The raising of the needles to the level 54 has caused the weft loops 50, SI, 52 and S3 to slide downwardly below the opened latches 25 onto the shanks 26, so that they will not be caught in the hooks of the needles when the needles descent to cast off. The course-wise, extending loops, or wefts 50, SI, 52 and 53, may also be lowered onto the shanks by a chopper bar, or

fall plate, if desired, as in the Co-We-Nit process, although the raising of the needle bar is preferred.

In FIG. 6, the chain stitch yarns, having been looped sidewise, or course-wise, to form the wefts 50, 51, 52 and 53, and then back again, are being pulled downwardly in the hooks of the needles on their way to cast oh, and in FIG, 7 the chain stitch loops 38 have been pulled through the previous loops 39 in the same strands, to form the pillars 36 and 37.

The loop path of the chain stitch yarns is shown schemati cally in FIG. 8 to illustrate the motions of the guide bars 22 in connecting the pillars into a coherent fabric 59 by means of the weft loops 50, 51, 52 and 53, extending horizontally from a chain stitch in one course to a chain stitch in the same course, whether juxtaposed, or separated by several needle spaces, if desired.

In Fig. 2 and FIGS. 9 to 13, the chain stitch motions are identical with those illustrated in FIGS. 37, but the laying in vertically, Wale-wise or warp-wise, of the warp yarns into the fabric is also shown.

In FIG. 9, the warp yarns 40, 4i and 42 are threaded in the eyes 44 of guide bars 43 of second set 23 and pass in rear of the legs 48 and 55 of each course-wise extending weft loop 50, Si, 52 and 53. In FIG. 10 the next successive weft loop is being formed around adjacent needles with the warp yarns held in front of the legs 48 and 55 of the weft loops, so that the warp yarns will be overlaid thereon.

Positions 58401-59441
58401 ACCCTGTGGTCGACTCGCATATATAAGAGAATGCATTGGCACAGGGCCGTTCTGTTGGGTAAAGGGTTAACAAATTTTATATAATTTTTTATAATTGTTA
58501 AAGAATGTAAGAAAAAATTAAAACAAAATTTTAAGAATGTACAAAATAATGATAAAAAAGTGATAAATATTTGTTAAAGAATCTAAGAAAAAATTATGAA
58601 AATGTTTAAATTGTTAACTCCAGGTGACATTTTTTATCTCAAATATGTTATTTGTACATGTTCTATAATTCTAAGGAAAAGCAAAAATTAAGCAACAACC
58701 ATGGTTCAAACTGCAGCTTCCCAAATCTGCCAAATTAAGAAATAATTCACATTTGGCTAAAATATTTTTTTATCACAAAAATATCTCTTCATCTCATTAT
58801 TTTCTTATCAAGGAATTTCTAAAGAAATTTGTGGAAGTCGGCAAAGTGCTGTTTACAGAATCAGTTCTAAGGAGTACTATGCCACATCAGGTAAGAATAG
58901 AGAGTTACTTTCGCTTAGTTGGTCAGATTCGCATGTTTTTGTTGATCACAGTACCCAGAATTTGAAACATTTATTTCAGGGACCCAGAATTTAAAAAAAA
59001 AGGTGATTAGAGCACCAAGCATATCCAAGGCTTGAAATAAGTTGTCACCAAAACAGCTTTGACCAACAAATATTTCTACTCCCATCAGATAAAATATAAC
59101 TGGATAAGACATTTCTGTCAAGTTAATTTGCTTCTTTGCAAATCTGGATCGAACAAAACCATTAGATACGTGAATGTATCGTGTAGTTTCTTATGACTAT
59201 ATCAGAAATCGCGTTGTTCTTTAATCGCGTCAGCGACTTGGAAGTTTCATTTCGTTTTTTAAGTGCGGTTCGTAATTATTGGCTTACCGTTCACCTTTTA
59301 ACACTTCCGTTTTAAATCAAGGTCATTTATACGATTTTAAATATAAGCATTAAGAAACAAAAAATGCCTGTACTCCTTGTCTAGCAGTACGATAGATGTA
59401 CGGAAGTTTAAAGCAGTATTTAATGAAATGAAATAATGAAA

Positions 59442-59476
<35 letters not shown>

FIGS, ll, 12 and 13 show the completion of the two strokes of the guide bars to complete the chain stitches 38 of the course, as in FIGS. 3-7. The remaining FIGS. 14-22, show successive cycles of the knitting process, following the same general sequence of operations, or motions, but especially showing that the warp yarns, having been overlaid on the wefts in one cycle, as in FIGS. ll-l3, are underlaid relative to the wefts, in the next cycle, as in FIGS. 15-17, and then overlaid again in the next cycle, as in FIGS. 19-22.

The second set of guide bars, 23, for the warp yarns 40, 41 and 42, when on one side of the set of chain stitch guide bars 22, for example, to the right thereof, will be overlaid by the wefts while when the warp yarn guide bars are shifted to the other side of the chain stitch guide bars, to the left thereof, the warp yarns will be underlaid.

It will he understood that a woven appearance will be achieved by the underlay and overlay of the warp yarns relative to the weft loops of the chain stitch yarns, even if both yarns are of the same denier and color, but that decorative simulated weave, warp knit patterns can be achieved by using yarns of contrasting color and/or contrasting thickness, material, or texture.